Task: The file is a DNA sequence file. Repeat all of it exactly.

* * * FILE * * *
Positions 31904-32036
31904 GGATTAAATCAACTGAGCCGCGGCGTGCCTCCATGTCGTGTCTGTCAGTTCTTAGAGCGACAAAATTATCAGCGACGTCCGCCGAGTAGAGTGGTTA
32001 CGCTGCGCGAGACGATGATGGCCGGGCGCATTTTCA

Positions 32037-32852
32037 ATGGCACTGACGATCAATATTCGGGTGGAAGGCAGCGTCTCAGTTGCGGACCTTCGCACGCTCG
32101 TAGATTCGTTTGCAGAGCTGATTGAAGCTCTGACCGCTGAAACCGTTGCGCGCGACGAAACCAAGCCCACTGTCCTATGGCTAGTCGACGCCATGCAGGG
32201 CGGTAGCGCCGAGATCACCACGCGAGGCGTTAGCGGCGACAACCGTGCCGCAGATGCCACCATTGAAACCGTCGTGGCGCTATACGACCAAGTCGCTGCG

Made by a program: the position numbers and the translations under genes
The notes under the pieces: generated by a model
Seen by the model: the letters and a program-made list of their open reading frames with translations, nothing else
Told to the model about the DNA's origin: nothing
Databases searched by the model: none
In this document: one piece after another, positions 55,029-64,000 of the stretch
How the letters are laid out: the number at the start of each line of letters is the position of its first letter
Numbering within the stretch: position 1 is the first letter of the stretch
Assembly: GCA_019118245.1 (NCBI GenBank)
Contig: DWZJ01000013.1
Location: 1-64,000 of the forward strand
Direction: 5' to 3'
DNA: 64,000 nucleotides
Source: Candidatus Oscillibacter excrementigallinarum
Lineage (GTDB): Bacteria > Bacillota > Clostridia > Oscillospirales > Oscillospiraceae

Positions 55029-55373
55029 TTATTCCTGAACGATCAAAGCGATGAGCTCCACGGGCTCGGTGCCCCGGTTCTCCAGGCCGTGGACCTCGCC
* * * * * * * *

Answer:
Positions 31904-32036
31904 GGATTAAATCAACTGAGCCGCGGCGTGCCTCCATGTCGTGTCTGTCAGTTCTTAGAGCGACAAAATTATCAGCGACGTCCGCCGAGTAGAGTGGTTA
32001 CGCTGCGCGAGACGATGATGGCCGGGCGCATTTTCA

Positions 32037-32852
32037 ATGGCACTGACGATCAATATTCGGGTGGAAGGCAGCGTCTCAGTTGCGGACCTTCGCACGCTCG
32101 TAGATTCGTTTGCAGAGCTGATTGAAGCTCTGACCGCTGAAACCGTTGCGCGCGACGAAACCAAGCCCACTGTCCTATGGCTAGTCGACGCCATGCAGGG
32201 CGGTAGCGCCGAGATCACCACGCGAGGCGTTAGCGGCGACAACCGTGCCGCAGATGCCACCATTGAAACCGTCGTGGCGCTATACGACCAAGTCGCTGCG

Made by a program: the position numbers and the translations under genes
The notes under the pieces: generated by a model
Seen by the model: the letters and a program-made list of their open reading frames with translations, nothing else
Told to the model about the DNA's origin: nothing
Databases searched by the model: none
In this document: one piece after another, positions 55,029-64,000 of the stretch
How the letters are laid out: the number at the start of each line of letters is the position of its first letter
Numbering within the stretch: position 1 is the first letter of the stretch
Assembly: GCA_019118245.1 (NCBI GenBank)
Contig: DWZJ01000013.1
Location: 1-64,000 of the forward strand
Direction: 5' to 3'
DNA: 64,000 nucleotides
Source: Candidatus Oscillibacter excrementigallinarum
Lineage (GTDB): Bacteria > Bacillota > Clostridia > Oscillospirales > Oscillospiraceae

Positions 55029-55373
55029 TTATTCCTGAACGATCAAAGCGATGAGCTCCACGGGCTCGGTGCCCCGGTTCTCCAGGCCGTGGACCTCGCC